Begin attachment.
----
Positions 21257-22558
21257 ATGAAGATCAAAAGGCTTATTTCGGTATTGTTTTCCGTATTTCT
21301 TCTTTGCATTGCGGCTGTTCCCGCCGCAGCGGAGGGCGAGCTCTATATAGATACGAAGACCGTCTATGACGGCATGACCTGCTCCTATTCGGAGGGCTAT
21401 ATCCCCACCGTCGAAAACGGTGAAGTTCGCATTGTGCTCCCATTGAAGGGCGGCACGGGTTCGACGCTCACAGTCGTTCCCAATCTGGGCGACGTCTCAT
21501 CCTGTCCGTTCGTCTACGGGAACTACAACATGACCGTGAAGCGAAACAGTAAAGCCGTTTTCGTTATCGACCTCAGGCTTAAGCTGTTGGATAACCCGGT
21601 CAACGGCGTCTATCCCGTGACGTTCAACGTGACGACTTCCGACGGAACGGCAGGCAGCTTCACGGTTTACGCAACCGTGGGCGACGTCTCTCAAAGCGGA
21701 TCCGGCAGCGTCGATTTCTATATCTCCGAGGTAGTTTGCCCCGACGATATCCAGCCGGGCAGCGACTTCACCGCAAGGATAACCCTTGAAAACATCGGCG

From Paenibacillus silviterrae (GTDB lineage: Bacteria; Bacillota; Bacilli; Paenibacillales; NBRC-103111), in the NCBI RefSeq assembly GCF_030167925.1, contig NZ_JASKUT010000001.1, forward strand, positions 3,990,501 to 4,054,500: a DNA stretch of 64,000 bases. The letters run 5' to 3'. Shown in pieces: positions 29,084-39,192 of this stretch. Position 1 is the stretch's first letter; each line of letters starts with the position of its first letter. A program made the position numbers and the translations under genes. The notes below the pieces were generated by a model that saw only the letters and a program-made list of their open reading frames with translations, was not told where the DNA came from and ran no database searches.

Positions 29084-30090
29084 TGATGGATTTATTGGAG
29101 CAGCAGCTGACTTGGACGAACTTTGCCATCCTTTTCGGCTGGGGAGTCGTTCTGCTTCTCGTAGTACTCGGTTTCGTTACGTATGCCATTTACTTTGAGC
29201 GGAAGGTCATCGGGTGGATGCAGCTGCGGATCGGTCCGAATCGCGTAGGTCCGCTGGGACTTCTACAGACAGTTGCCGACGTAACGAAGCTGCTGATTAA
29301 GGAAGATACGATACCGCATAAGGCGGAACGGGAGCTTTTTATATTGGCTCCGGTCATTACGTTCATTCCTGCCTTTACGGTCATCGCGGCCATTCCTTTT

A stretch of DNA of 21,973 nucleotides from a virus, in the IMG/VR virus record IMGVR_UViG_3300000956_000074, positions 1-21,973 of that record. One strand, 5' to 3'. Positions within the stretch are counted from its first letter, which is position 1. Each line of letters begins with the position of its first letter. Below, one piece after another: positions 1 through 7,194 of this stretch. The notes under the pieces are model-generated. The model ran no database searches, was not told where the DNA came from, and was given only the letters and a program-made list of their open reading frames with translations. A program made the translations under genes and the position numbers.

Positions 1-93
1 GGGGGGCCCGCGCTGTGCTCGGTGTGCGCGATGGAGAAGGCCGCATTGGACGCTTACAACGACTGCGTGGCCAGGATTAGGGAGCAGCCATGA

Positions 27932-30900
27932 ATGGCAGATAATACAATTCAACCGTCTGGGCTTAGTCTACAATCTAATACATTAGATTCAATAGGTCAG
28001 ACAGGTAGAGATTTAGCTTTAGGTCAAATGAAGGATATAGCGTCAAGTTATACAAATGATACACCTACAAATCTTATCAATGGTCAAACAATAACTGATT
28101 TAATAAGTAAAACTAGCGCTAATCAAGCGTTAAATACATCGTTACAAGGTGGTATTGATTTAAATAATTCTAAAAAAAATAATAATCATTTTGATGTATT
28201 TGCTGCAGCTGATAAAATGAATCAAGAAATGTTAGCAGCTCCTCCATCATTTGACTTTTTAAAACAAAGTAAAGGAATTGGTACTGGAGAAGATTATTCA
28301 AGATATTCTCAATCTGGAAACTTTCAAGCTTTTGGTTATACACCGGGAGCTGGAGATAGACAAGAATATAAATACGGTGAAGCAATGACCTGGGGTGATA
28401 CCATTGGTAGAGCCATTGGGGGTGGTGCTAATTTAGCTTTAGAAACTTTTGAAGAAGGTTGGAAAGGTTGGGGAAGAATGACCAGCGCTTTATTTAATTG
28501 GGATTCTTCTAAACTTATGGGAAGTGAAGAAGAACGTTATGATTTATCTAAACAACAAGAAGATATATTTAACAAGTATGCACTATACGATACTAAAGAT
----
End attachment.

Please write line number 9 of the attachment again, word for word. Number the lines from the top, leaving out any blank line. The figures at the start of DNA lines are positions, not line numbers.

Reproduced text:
Positions 29084-30090